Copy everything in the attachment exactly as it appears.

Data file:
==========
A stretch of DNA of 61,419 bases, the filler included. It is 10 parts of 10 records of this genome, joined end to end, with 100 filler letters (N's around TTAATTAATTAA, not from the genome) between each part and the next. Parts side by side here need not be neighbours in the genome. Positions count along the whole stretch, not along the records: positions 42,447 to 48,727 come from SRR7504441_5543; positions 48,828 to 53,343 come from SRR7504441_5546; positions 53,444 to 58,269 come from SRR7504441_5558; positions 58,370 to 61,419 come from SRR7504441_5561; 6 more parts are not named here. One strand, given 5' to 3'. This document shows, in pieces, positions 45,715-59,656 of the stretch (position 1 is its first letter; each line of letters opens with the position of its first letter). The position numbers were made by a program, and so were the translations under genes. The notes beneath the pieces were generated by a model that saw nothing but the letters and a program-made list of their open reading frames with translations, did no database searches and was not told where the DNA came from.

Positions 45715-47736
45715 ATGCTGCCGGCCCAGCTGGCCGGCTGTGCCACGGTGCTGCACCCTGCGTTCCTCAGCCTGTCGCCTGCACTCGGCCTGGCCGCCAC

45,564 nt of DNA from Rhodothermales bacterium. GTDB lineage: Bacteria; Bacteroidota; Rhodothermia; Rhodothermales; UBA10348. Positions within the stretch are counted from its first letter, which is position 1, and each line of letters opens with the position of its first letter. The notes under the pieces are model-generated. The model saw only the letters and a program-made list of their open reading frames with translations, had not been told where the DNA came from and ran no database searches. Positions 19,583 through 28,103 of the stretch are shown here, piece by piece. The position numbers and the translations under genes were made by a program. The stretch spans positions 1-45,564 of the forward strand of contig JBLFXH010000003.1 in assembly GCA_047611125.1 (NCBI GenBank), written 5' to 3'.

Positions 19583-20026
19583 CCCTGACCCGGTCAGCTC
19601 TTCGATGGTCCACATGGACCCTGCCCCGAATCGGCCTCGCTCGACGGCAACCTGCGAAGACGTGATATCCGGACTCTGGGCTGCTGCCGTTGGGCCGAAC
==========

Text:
A stretch of DNA of 61,419 bases, the filler included. It is 10 parts of 10 records of this genome, joined end to end, with 100 filler letters (N's around TTAATTAATTAA, not from the genome) between each part and the next. Parts side by side here need not be neighbours in the genome. Positions count along the whole stretch, not along the records: positions 42,447 to 48,727 come from SRR7504441_5543; positions 48,828 to 53,343 come from SRR7504441_5546; positions 53,444 to 58,269 come from SRR7504441_5558; positions 58,370 to 61,419 come from SRR7504441_5561; 6 more parts are not named here. One strand, given 5' to 3'. This document shows, in pieces, positions 45,715-59,656 of the stretch (position 1 is its first letter; each line of letters opens with the position of its first letter). The position numbers were made by a program, and so were the translations under genes. The notes beneath the pieces were generated by a model that saw nothing but the letters and a program-made list of their open reading frames with translations, did no database searches and was not told where the DNA came from.

Positions 45715-47736
45715 ATGCTGCCGGCCCAGCTGGCCGGCTGTGCCACGGTGCTGCACCCTGCGTTCCTCAGCCTGTCGCCTGCACTCGGCCTGGCCGCCAC

45,564 nt of DNA from Rhodothermales bacterium. GTDB lineage: Bacteria; Bacteroidota; Rhodothermia; Rhodothermales; UBA10348. Positions within the stretch are counted from its first letter, which is position 1, and each line of letters opens with the position of its first letter. The notes under the pieces are model-generated. The model saw only the letters and a program-made list of their open reading frames with translations, had not been told where the DNA came from and ran no database searches. Positions 19,583 through 28,103 of the stretch are shown here, piece by piece. The position numbers and the translations under genes were made by a program. The stretch spans positions 1-45,564 of the forward strand of contig JBLFXH010000003.1 in assembly GCA_047611125.1 (NCBI GenBank), written 5' to 3'.

Positions 19583-20026
19583 CCCTGACCCGGTCAGCTC
19601 TTCGATGGTCCACATGGACCCTGCCCCGAATCGGCCTCGCTCGACGGCAACCTGCGAAGACGTGATATCCGGACTCTGGGCTGCTGCCGTTGGGCCGAAC